Sportswear brands in China feeling the heat; the days when Chinese sportswear brands could compete against international peers through price advantages have gone. Overseas sportswear brands like Nike drawing up ambitious plans to enter smaller markets

Sportswear brands in China feeling the heat

Overseas sportswear brands like Nike drawing up ambitious plans to enter smaller markets. -China Daily/ANN
Wang Zhuoqiong and Tang Zhihao

Sun, Mar 10, 2013
China Daily/Asia News Network

Nike’s advertisement is seen at a chain store in Yichang, Hubei province, Oct 27, 2012. The US sportswear maker plans to open 40 to 50 factory outlets to clear its high inventory in China.

BEIJING – US sportswear maker Nike Inc’s plans to open 40 to 50 factory outlets to clear its high inventory in China is a sign that the days when Chinese sportswear brands could compete against international peers through price advantages have gone.

At a Nike factory outlet store in downtown Beijing, a men’s sports sweater is selling for 199 yuan (S$40), down 300 yuan from its original price. A pair of sports shoes cost around 300 yuan, a price range found more often among domestic brands.

Zhao Nan, manager of the store, which is often crowded on weekends, said it offers discounts of 30 per cent to 80 per cent on products manufactured no earlier than two years ago.

Li Pan, a 28-year-old customer shopping in the store, said he enjoys buying at discount stores, but some of the items are not available in all sizes. “It is good quality but a better price,” he said.

The National Business Daily reported on Monday that Nike will open more factory outlets to sell discount products in China. The shops will offer discounts ranging from 60 per cent to 70 per cent, and open in second- and third-tier cities.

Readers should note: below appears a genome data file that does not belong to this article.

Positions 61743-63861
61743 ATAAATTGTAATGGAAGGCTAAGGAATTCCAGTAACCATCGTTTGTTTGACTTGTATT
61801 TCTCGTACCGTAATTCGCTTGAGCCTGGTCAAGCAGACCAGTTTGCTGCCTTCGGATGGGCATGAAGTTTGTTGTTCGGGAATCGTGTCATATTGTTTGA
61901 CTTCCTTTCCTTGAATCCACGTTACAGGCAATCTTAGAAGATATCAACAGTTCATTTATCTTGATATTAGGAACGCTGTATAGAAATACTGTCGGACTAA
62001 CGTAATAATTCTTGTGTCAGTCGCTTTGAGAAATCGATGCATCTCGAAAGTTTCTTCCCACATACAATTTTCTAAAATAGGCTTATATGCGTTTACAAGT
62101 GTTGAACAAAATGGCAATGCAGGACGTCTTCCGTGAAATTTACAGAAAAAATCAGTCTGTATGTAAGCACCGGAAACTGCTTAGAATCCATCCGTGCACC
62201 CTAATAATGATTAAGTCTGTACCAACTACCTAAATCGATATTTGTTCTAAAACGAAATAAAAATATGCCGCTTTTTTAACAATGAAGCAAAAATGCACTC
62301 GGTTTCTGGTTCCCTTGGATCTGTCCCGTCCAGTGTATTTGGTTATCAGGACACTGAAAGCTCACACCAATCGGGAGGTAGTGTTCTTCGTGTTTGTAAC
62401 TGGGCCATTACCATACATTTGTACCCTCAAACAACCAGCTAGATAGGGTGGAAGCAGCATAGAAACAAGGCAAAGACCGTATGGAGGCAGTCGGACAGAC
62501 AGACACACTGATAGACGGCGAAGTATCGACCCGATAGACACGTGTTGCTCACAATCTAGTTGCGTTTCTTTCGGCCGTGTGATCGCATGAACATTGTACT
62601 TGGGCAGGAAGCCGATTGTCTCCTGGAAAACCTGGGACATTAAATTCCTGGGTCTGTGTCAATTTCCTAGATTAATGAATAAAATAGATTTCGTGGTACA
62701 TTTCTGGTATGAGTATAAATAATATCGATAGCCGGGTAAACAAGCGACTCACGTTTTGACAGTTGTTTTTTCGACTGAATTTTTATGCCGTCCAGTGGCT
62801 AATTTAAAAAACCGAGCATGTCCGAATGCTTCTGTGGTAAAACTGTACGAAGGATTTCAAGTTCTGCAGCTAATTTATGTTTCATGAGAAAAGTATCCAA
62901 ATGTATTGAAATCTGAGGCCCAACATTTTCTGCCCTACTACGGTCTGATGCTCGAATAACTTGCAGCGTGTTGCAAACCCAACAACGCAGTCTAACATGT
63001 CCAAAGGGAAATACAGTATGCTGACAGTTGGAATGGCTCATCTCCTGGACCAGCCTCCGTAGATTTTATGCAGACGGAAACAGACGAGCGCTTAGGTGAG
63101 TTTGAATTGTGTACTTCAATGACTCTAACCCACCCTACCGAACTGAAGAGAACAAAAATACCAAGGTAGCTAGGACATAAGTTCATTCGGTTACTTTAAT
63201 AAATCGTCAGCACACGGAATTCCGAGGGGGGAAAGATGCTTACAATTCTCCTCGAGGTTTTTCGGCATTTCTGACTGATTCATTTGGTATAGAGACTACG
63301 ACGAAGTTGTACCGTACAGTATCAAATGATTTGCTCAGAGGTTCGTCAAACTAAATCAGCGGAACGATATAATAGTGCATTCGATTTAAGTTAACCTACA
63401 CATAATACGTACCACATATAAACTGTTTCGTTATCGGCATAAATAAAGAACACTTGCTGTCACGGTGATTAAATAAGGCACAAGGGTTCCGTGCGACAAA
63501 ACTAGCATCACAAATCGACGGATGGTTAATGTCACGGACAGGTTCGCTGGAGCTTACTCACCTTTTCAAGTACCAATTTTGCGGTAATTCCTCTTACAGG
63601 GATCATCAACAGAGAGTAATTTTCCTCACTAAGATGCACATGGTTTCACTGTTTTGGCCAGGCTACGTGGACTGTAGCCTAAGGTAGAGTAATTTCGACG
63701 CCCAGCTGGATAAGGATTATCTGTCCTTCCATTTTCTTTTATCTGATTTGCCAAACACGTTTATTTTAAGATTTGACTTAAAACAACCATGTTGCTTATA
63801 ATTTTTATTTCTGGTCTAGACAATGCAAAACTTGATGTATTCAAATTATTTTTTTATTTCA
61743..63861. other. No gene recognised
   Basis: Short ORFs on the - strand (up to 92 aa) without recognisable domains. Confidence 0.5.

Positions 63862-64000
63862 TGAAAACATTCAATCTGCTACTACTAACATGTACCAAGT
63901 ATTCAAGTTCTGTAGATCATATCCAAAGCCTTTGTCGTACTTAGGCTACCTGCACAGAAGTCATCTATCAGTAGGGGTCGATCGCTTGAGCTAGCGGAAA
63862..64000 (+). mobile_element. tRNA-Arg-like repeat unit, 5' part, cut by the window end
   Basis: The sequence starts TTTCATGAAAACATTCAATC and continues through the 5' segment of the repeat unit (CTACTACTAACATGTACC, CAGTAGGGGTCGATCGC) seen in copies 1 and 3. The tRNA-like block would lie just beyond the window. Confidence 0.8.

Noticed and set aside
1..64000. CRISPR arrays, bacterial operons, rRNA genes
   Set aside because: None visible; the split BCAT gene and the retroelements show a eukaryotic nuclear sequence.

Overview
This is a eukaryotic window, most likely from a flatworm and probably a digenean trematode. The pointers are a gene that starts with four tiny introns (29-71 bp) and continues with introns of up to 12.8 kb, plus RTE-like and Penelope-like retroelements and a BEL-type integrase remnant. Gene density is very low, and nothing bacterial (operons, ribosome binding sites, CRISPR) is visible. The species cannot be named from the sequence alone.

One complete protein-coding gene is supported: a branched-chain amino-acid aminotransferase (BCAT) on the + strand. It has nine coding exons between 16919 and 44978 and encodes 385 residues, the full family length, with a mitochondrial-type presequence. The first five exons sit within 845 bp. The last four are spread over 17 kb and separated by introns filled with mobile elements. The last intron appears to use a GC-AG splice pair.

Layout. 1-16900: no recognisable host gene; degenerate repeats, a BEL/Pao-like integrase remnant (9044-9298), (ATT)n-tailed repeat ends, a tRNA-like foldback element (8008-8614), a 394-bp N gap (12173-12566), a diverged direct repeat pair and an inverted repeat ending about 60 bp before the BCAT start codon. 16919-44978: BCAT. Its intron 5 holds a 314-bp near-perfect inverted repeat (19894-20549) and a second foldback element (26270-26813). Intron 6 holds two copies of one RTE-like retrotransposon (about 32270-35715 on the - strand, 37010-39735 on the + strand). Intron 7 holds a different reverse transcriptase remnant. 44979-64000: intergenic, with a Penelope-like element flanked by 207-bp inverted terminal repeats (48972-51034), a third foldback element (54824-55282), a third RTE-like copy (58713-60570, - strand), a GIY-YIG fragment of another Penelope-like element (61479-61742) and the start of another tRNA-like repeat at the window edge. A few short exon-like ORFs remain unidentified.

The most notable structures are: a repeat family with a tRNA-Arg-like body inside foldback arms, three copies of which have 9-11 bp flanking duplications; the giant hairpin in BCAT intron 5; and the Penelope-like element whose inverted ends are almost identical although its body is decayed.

Nike’s public relations office in Beijing did not comment on the report.

Overseas sportswear brands like Nike, confronted with high inventories in China, are drawing up ambitious plans to enter smaller markets, targeting customers with a low-price strategy.

Nike saw an 11 per cent year-on-year drop in revenue, but with inventory of US$3.3 billion (S$4.1 billion), up 9 per cent from the same period of 2011.

Adidas Group’s sales in China increased 15 per cent year-on-year, according to its 2012 full-year results, with group inventories up 1 per cent.

Along with many other competitors, Adidas recognised that expansion in lower-tier cities will have a significant impact on its overall performance in China.

Colin Currie, managing director of Adidas Group, Greater China, said: “This year, we will continue to grow our store base, and we will continue to focus on lower-tier cities. We believe two thirds of the growth of our industry will be in lower-tier cities.”

Analysts say the move by international sportswear brands to cut their prices to the medium range will put pressure on leading domestic brands.

Zhang Qing, CEO of Beijing Key Solution Sports Consulting Co, said:”With similar prices, Chinese consumers are more willing to choose international brands, considered to be of better quality.”

The price tactic will gradually put pressure on second- and third-tier domestic sportswear manufacturers, Zhang said.